A chat with musician Partow Hooshmandrad
By J. Javid
May 7, 1998
The drive to Partow Hooshmandrad's apartment in Oakland was only ten minutes. But it seemed much longer. I was trying to come up with some questions to ask her but my lack of knowledge about traditional Iranian music was making it very hard. Plus, I had to pay extra attention to my driving as another El Nino rain was hitting the Bay Area.
I turned into her street and parked in an illegal spot in front of the large, gray, almost baroque apartment building. I ran to the entrance. As usual, I didn't have an umbrella with me. But nevermind that. I was meeting an accomplished musician and I had nothing to ask.
Hooshmandrad's apartment is a medium-size studio with a couple of klims on the dark hardwood floor. With the bed, piano, TV, couch, two desks, bookshelf, and music racks housing hundreds of tapes, there's very little empty space. She offers some tea, which I immediately accept.
I ask why did she get interested in traditonal music? Did any members of her family play musical instruments?
"My grandfather used to play the tar, but only for his friends," she said. "He was the head of the Supreme Court. My family lived in the Takht-e Jamshid/Bahar neighborhood of Tehran. I started playing the piano when I was five. My main teacher was Farman Behboud. So I became familiar with Western music at an early age but it was much later when I got to know classical Iranian music. In our house the radio was often on but I wouldn't listen to traditional music. But I had heard about dastgaah."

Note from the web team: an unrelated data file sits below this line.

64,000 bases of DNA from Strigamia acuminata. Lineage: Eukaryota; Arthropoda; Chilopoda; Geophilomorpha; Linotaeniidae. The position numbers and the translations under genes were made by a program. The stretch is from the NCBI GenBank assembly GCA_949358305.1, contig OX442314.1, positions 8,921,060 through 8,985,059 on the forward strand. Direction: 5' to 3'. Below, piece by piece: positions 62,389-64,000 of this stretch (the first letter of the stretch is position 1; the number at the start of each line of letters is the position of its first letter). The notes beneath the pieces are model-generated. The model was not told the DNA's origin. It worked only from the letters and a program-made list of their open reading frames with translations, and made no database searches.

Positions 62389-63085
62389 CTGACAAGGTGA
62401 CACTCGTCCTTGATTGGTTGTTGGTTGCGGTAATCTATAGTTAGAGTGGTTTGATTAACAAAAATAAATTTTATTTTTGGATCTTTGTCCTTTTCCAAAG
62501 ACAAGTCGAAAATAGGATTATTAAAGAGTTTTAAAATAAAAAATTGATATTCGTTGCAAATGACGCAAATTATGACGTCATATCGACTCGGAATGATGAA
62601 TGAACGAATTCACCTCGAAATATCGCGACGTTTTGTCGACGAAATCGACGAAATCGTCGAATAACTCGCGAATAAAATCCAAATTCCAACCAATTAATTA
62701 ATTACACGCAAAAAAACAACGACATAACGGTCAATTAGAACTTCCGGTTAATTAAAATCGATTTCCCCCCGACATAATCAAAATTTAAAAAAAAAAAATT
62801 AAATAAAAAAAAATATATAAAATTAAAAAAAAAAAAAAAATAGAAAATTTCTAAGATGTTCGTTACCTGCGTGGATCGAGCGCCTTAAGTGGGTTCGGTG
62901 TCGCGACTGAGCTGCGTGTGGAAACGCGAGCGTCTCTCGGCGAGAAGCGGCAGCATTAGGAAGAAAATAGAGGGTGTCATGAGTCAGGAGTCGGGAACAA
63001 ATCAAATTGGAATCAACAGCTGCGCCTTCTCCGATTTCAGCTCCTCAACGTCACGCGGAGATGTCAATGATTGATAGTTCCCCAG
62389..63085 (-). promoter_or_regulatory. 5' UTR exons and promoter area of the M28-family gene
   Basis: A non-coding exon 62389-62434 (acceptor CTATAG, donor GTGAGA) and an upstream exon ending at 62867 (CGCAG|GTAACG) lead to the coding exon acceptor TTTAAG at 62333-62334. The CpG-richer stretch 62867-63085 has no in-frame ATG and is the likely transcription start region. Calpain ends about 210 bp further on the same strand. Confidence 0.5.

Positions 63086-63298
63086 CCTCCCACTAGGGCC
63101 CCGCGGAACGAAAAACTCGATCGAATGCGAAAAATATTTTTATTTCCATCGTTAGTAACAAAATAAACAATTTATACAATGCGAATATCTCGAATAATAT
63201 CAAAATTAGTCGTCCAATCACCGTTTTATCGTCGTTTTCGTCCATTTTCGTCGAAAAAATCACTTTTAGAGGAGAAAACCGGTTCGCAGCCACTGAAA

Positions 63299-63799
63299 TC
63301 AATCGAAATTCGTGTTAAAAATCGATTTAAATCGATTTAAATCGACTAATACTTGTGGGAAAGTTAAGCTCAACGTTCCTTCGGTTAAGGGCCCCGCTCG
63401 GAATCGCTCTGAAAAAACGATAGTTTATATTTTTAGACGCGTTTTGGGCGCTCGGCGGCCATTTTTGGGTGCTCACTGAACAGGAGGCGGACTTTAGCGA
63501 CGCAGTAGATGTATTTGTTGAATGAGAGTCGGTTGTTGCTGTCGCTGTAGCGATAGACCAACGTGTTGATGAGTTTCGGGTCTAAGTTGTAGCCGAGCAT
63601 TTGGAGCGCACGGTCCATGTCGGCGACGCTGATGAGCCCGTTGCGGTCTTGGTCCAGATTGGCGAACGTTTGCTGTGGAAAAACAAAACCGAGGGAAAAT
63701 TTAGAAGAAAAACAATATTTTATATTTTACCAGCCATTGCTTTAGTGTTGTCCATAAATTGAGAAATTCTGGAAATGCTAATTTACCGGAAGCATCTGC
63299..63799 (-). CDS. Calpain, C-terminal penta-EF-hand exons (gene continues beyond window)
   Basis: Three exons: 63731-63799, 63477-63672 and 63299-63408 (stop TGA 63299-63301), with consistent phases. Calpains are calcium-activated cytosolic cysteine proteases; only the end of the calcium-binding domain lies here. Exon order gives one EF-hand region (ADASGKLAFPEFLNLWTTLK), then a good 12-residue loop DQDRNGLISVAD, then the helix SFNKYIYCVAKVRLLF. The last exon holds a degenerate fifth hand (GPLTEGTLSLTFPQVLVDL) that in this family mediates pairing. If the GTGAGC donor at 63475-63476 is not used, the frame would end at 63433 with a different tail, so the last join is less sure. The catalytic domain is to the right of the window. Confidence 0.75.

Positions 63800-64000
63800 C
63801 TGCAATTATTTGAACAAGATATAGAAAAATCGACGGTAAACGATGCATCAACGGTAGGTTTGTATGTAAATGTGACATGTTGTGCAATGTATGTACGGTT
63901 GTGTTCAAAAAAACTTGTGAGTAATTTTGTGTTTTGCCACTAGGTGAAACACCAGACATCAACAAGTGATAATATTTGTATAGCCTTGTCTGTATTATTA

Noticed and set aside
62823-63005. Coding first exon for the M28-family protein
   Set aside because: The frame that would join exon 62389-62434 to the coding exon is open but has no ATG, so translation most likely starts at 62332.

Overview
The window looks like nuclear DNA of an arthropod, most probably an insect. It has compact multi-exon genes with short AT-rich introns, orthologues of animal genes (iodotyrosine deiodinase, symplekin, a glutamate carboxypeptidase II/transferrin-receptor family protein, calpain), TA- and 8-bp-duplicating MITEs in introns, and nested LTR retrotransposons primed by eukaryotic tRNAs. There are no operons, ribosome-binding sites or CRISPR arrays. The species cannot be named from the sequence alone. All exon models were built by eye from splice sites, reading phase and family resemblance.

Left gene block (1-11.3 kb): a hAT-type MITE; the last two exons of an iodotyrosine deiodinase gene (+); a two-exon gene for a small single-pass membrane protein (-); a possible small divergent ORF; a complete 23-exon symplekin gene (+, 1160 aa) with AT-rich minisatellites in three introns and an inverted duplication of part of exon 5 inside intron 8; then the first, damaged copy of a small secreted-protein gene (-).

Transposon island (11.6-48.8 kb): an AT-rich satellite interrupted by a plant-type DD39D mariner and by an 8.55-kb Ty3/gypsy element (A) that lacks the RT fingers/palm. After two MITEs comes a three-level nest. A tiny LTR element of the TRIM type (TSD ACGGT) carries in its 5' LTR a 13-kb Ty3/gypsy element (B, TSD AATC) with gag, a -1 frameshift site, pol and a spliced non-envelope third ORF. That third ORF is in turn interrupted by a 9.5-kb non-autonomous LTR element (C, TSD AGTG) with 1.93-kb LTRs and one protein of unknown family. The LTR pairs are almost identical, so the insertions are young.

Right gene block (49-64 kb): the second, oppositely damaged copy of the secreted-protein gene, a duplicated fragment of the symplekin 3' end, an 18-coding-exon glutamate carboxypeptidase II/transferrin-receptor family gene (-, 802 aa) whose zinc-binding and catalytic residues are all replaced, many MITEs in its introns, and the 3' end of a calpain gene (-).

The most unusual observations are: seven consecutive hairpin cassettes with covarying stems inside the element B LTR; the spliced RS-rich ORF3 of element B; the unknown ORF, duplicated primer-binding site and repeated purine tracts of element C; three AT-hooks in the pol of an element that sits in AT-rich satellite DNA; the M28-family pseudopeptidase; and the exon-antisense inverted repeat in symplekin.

I look lost.
"Iranian music has 12 musical divisions or dastagaah," she explains. "Some categorize it into seven dastagaahs and five aavaaz. In any case, shoor is one of these divisions, which I really like. Around 12 years ago I decided to seriously study traditional music. Every day for six months, I studied and I listened to shoor until it bit me! I simply fell in love with it. I cannot tell you what it does to you. It's like a very complicated spirit; the gaps between the notes, the way it stops, the way it carries on again, the way it..."
She sings a few notes with a full, beautiful voice.
Hooshmandrad spends much of her time studying toward a PhD in ethnomusicology, with an emphasis on traditional Iranian music, at the University of California, Berkeley. She rarely performs. "I still consider myself a student. I have many more years to go," she insists.
Partow studied Persian music with such great masters as the late Mehdi Kamalian, M.R. Lotfi, Keykhosrow Pournazeri, and for shorter periods with Mahmoud Zoufonoun, Hossein Alizadeh, and Behrouz Hemmati. Also she took lessons for short periods with Mahmoud Zoufonoun, Hemmati, and Alizadeh . The zarb, or tombak, she learned from Dariush Zargari.
She herself may not boast about her sehtar skills, but audiences in the Bay Area have raved, especially after her recent performance at a fund-raising event for the San Francisco Symphony in San Rafael.
I'm curious. Will she become a full-time performer one day?